Thursday, January 28, 2016

Everyday Life in the Wolf

Because I suspect some of my friends and family wonder what I do all day every day, I decided to write a post about my typical day here in Wolfenbüttel. So welcome to my routines! I must say, after traveling so much in October and November, it has been a welcome routine of predictable days and familiar faces!

During the week, I get up and eat breakfast (usually consisting of fruit and yogurt, or bread and various jams) before heading to the office at the Anna Vorwerk Haus. I always stop at the full length mirror in the hallway to make sure I'm looking good before heading out, because I don't have a full mirror in my room... The walk from my flat at the Feierabendhaus to the office only takes about three minutes, and takes me past several charming half-timbered homes.

I usually help myself to coffee in the kitchen at the AVH (Anna Vorwerk Haus) and then go to work in my office. Our workspaces are shared, and my office mate is Sunne. He is an earlier riser than me, so he is usually already in the office by the time I get there. Our office connects to another room where Jonathan and Sophia have their desks. We have a great work vibe there-- sometimes we all work in silent contemplation, sometimes we all chat and laugh, and other times we all talk to ourselves while working through complex research questions. We all work on different topics, so there is a nice variety.

At 1:30 on weekdays, all of the fellows and guests and library employees meet for coffee. This is a time to chat with friends, meet new arrivals, discuss our research topics, and (for me) practice German. If you listen carefully during coffee you can hear conversations in German, English, and even Italian. This is an important ritual because it brings everyone out of their offices and away from their work for thirty minutes to an hour, which is a necessary break to stay sharp and fresh. It also builds a great sense of community.

After coffee, I sometimes go to a cafe for lunch or just pick up a sandwich from a bakery and bring it back to the office. The most common vegetarian sandwich in bakeries includes a slice of cheese, lettuce, tomato, and cucumber on a "brötchen" (literally "little bread") which is a typical white roll. Rather than mustard or mayonnaise, these sandwiches usually have either butter or remoulade. I usually opt for butter because I find remoulade totally gross and eggy-tasting.

So during all my hours at the office, there are a number of things I work on. This week, I wrote an abstract for a conference in August. I chose one of the topics that will be in my dissertation (the embroideries from Kloster Lüne in Lüneburg, in this case), did a little reading and brainstorming, and wrote an abstract about what I'd like to say.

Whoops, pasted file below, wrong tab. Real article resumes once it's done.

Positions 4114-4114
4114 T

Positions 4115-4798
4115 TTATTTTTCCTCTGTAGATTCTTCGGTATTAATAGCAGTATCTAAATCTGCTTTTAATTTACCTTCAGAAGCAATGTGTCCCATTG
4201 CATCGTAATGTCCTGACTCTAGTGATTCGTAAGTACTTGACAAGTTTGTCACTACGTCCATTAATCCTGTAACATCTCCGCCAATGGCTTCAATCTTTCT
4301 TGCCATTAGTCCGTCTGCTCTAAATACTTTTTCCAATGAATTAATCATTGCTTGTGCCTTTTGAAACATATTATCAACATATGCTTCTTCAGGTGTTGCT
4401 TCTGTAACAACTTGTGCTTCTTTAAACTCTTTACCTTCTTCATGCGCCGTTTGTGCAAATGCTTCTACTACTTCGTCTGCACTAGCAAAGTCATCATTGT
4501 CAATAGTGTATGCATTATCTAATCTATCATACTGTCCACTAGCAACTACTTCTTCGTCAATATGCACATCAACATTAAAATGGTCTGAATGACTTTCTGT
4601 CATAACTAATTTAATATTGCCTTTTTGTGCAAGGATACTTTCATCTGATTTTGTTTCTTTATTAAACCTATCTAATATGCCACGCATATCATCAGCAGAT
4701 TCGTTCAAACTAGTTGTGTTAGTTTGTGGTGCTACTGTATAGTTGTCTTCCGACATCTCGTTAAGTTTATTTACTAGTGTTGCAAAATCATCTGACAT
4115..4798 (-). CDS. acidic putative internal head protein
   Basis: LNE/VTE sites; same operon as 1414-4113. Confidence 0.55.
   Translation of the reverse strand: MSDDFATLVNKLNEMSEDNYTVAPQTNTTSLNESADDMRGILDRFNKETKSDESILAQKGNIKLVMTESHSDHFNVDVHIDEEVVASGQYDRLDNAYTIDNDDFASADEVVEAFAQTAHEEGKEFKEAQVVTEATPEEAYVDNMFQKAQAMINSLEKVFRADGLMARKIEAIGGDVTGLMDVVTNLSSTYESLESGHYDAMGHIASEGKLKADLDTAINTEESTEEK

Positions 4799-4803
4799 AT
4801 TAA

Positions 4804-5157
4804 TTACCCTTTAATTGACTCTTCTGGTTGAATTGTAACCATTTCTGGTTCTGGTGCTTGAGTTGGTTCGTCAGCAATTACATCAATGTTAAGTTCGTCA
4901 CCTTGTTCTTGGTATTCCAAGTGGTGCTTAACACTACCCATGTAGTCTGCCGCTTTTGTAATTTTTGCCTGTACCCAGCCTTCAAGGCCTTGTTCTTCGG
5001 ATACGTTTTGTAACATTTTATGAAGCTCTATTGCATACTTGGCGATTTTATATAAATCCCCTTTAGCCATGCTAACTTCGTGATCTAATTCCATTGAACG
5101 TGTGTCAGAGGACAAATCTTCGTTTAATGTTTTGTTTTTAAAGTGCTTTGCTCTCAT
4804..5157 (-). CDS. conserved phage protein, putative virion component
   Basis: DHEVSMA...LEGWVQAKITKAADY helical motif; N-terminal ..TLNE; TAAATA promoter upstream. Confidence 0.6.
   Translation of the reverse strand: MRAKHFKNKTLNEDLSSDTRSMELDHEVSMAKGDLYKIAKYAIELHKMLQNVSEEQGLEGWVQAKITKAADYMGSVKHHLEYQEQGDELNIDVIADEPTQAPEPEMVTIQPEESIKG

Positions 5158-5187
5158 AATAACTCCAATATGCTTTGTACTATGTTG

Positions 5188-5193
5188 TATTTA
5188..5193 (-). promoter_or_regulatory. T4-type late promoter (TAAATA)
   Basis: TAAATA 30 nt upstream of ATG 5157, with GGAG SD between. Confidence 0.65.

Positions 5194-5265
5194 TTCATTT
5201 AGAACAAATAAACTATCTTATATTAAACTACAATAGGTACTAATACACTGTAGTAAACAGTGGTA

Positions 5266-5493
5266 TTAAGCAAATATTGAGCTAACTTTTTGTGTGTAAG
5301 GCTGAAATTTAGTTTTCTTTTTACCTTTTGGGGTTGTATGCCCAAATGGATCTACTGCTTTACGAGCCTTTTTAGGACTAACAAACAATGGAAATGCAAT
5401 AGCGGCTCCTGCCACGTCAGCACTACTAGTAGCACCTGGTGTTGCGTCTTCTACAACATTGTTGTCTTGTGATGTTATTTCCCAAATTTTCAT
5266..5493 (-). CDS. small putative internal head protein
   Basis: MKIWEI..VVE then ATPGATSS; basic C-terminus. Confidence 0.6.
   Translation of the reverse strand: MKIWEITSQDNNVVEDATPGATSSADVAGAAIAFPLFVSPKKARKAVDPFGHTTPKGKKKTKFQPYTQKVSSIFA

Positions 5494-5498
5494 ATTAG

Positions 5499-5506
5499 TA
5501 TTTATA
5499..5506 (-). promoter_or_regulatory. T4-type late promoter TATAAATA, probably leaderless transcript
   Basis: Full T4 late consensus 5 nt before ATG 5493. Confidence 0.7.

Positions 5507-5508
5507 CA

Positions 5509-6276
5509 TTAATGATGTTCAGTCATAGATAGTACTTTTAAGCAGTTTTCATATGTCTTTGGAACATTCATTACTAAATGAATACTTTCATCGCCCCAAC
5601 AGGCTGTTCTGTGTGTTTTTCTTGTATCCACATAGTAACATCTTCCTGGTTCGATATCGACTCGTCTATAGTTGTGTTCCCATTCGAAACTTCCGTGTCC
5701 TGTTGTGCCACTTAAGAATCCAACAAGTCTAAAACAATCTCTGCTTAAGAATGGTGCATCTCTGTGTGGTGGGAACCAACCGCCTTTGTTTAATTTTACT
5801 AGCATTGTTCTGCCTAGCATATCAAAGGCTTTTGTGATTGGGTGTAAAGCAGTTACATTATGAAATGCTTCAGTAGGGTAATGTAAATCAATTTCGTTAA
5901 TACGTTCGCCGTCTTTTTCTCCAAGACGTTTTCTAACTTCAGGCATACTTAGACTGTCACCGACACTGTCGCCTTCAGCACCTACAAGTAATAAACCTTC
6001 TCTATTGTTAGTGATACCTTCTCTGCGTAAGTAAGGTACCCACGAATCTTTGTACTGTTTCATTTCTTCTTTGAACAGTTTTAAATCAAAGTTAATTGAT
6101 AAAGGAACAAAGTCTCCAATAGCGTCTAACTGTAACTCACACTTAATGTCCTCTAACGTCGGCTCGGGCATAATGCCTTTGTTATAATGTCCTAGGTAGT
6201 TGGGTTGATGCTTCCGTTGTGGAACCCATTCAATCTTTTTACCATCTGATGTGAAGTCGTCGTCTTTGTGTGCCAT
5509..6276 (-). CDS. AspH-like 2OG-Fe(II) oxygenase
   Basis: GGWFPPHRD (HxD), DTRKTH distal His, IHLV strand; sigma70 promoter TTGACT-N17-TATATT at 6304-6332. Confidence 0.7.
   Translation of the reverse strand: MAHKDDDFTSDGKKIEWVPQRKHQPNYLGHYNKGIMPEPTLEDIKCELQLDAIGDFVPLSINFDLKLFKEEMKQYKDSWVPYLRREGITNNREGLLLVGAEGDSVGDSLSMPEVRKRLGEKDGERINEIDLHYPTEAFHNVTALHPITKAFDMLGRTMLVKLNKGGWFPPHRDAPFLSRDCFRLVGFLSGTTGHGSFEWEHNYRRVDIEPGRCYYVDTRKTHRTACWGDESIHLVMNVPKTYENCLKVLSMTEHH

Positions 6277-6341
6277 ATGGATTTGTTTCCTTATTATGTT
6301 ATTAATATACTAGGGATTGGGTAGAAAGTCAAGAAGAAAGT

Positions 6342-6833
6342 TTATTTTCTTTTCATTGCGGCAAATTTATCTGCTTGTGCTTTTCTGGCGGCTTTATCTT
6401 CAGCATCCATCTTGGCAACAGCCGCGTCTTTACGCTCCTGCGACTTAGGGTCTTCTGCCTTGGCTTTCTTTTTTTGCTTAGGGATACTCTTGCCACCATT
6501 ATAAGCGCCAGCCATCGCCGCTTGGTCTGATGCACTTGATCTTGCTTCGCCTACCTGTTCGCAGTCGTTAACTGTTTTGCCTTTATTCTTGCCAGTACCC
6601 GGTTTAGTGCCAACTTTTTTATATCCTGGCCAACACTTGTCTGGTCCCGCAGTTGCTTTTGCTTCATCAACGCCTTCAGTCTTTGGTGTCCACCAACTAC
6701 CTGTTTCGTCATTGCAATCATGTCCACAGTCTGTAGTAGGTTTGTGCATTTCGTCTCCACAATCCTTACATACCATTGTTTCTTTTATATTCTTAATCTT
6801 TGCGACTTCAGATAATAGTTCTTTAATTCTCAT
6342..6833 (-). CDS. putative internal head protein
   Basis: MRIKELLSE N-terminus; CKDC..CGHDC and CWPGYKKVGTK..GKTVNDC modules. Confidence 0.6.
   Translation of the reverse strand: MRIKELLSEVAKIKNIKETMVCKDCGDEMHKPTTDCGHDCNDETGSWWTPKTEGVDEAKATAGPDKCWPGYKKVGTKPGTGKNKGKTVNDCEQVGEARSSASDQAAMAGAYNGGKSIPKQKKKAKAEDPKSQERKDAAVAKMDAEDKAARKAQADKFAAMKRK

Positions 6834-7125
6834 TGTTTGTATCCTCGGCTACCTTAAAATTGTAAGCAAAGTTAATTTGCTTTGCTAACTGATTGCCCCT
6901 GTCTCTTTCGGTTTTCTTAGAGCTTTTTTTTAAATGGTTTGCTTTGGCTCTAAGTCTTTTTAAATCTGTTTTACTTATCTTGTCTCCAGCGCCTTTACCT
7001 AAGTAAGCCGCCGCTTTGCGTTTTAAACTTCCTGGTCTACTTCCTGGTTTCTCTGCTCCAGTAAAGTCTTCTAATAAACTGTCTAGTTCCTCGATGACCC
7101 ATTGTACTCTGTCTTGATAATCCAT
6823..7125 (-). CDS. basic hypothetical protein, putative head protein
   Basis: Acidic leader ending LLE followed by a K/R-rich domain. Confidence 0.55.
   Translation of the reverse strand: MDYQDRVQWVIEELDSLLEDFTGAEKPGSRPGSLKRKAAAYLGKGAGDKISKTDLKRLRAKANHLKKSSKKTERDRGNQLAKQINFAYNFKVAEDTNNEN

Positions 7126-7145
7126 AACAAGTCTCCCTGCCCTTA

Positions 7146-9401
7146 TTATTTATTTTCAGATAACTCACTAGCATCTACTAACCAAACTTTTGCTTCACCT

I spend a lot of time reading far and wide about my dissertation topic, and this includes slowly working through books written in German. It's slow work, but the more words I look up in the beginning, the fewer I have to look up as I go. It's been a great way to build up my vocabulary and get a feel for grammar.

I am also looking at some of the medieval manuscripts they have in the library here. I can go to the reading room in the Augusta and request to look at an actual medieval manuscript in person! Some of them are digitized on the library website, but there is just no substitute for turning through the parchment pages of the original! They have several manuscripts that were written or illustrated in the convents near here, so those are the ones I find most interesting. There is one in particular with an embroidery on its cover; I was able to look at this one very closely, and even talk to the conservators about how the binding was made!

I usually take a late afternoon coffee break to get out of the office and perk up. There are several places in town, but my favorite is a roaster down the street called Treccino. Many German coffee shops use fully automated machines-- the espresso is quite weak and the milk is too thick (most don't have a skim option). Treccino roasts their own beans, uses a manual machine, and makes strong espresso! They also have chai lattes, which is one of my favorite things.

On Tuesdays and Thursdays, I take a German class from 4:30-6:30 at the Volkshochschule in town. Volkshochschule doesn't really have an exact American equivalent, but it's basically a community center/night school. During our German class, there are also community art classes, children's music lessons, and a "Silver Sneakers" exercise class. Sophia, another American fellow at the library and one of my office mates, told me about the class and we go together. It's a pretty small class, so there is plenty of individual attention. The class is entirely in German, and the other students come from all over the world! We have engaging discussions, learn German, and get to know different kinds of people.

In the evenings, I make myself supper (more often than not it involves pasta or potatoes and an assemblage of whatever vegetables I picked up at the store or market). With no microwave or oven, my limited cooking skills are often challenged. But so far, I am managing to not starve. I don't have a dishwasher and only a limited supply of dishes, so I basically have to do dishes immediately after eating. Poor, poor, pitiful me.

Jeremy and I usually Skype while I eat supper and he eats lunch, so it's convenient that the times match up! It took a while to get into a routine, being eight hours different, but this has really been working. This is also the time I would normally skype with Pam or with other friends.

At night I plow through Netflix, sometimes watching in German to practice and other times just binge-watching various American shows or movies. As always, I stay up later than most people... But eventually I go to bed, so I can get up and do it all over again the next day!

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